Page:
Deploying pre-trained Universal Sentence Encoder model on cloud

This article describes a step by step procedure to serve a model in production using Docker, TensorFlow Serving and Openshift.

Photo by Pero Kalimero on Unsplash

What is Universal Sentence Encoder (USE) ?

USE is a pre-trained model developed by Google that helps in converting textual data into fixed 512 sized vector, widely used in downstream NLP tasks like sentence similarity, classification and sentiment analysis, etc. For the purpose of this article we will be using transformer based large USE version 5. Feel free to use your own TensorFlow model for deployment.

What is Docker?

Docker seamlessly packages your application with all its dependencies which could be run in any platform that supports docker irrespective of the machine configuration used for development. Let’s see how to start your server locally in less than 60s using Docker.

Let us begin…

Creating directory structure

In order for TensorFlow Serving to understand which model and version to deploy, create a directory structure and save your model files as shown below : <model-name>/<version>/<model-files>. You can assign any meaningful name and version.

Directory structure

Why TensorFlow Serving?: With TensorFlow Serving we get this production ready server that makes model deployment, maintenance, version controlling really simple thereby minimizing the overhead involved in using Flask, FastAPI, etc. Checkout out the official link for more info.

Running Locally

Pull the latest TensorFlow Serving image from public or private registry. In case of using the official Docker registry ignore the <registry-url> part.

docker pull <registry-url>/tensorflow/serving

Now start your own server locally by using below command, here <pwd> is the path containing use-large directory.

docker run -it --rm -p 8501:8501 -v <pwd>:/models -e MODEL_NAME=”use-large” tensorflow/serving
Voila! test your server by using Postman or Curl to hit the API. eg:
curl -d ‘{“instances”: [“How you doing?”]}’ -X POST http://localhost:8501/v1/models/use-large:predict

API sends 512 sized vector encoding as the response

Docker run command starts the container and exposes the API locally to get the model inference. Let’s go over the parameters one by one.

-it Starts the container in interactive mode.
--rmAutomatically removes the container when it exits.
-p 8501:8501 tensorflow/serving image exposes the REST API on port 8501, this means <host-port>:<container-port> my local machines’s port 8501 (you can choose any available port in your local) will listen for all requests which will be passed to the running container.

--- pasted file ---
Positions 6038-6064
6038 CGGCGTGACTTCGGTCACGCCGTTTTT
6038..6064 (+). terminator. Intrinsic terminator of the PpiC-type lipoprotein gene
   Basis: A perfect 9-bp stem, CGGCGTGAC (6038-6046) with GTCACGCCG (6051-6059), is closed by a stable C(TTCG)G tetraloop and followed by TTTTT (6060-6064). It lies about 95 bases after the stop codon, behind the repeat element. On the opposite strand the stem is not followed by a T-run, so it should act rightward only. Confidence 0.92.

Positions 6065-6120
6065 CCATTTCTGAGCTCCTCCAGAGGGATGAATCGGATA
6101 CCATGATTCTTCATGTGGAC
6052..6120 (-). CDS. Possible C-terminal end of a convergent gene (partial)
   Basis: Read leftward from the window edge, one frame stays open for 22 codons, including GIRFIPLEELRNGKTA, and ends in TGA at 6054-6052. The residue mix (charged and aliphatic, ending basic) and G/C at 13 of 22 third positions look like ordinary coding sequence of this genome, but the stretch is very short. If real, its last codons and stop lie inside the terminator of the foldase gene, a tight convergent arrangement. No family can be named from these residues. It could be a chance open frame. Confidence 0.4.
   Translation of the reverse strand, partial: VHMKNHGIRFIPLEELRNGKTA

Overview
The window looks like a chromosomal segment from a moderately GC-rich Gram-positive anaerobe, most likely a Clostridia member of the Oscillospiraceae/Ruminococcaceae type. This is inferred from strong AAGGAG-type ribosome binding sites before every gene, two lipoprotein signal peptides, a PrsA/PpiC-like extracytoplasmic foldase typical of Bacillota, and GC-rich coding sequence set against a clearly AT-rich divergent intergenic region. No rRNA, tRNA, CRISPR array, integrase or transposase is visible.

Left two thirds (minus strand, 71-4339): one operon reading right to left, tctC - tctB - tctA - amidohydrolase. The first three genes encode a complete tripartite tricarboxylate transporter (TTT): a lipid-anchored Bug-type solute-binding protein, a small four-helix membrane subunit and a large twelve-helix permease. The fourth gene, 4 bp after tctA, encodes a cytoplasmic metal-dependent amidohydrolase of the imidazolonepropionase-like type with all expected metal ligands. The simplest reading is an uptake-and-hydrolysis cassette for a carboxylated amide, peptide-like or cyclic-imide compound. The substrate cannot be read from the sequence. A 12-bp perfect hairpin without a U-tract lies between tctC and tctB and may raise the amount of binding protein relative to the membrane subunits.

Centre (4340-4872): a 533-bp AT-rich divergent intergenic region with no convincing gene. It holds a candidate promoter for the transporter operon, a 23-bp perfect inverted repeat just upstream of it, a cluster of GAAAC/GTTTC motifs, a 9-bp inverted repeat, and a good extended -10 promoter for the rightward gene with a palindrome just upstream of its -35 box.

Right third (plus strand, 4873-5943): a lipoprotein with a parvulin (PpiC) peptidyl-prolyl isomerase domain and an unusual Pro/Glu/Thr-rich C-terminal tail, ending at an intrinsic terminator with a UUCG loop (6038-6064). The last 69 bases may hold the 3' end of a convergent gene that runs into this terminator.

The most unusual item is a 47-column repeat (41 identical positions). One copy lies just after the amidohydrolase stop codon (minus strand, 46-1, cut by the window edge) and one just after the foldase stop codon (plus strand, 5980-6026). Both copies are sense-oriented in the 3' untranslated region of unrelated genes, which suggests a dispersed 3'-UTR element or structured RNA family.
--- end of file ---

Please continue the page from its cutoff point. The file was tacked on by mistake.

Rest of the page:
-v <pwd>:/models Bind the contents on local volume (i.e the model directory we created before) to /models within the container.
-e Sets the environment variable .

This way we can mount the model to the container which handles the incoming HTTP requests and send the model inference as the response. But this does not make my model result available to rest of the world. This is where Openshift helps us. It is built on top of Kubernetes and is recommended for Data Scientists, as with few clicks or commands we can deploy our dockerized app without writing Yaml files.

Deploying on Cloud (Openshift)

Now lets write a small instruction file called dockerfile to create our customized tensorflow/serving image which already has the model files copied hence does not require-v parameter for running the container.

updated directory structure

Make a tiny adjustment to the directory structure and add the Dockerfile.

#DOCKERFILE#use the TensorFlow Serving as the base image
FROM <private-registry-url>/tensorflow/serving
#copy the contents of <pwd>/model from local to /models in container
COPY model/ /models

On the terminal build the updated image called use_serving.
docker build -t use_serving .

Lets check if this new image works the same way at local by starting the container and making an API request:
docker run -it — rm -p 8501:8501 -e MODEL_NAME=”use-large” use_serving

If the results are same let’s push this image to your registry from where Openshift can pull it.

Github for code == Container registry for docker images

Before pushing, first tag your image with the registry url:
docker tag use_serving <registry-url>/use_serving:v1
It is a good practice to add version after colon, else default value is latest.
Finally push the image.
docker push <registry-url>/use_serving:v1

Using Openshift CLI we can quickly :

  • Deploy the image and create application
    oc new-app <registry-url>/use_serving:v1 --name=my-use-app -e MODEL_NAME=”use-large”
  • Expose the service
    oc expose svc/my-use-app

Now using the browser login to the Openshift cluster and head over to the route section. A URL would be created and make sure it is connected to port 8501 of the container. Check the pod status and increase RAM or CPU cores if needed.

Finally hit the cloud server and share the URL to generate model results. eg:
curl -d ‘{“instances”: [“How you doing?”,”Any plans for tonight?”]}’ -X POST <openshift-url>/v1/models/use-large:predict

Before pushing image to Docker registry make sure to login
docker login <registry-url>
Similarly for Openshift before creating an app, do
oc login <cluster-url>

Do check this link for advance configuration like batch prediction, monitoring, multiple model deployment to name a few.

Any feedback would be much appreciated! :)

Data science professional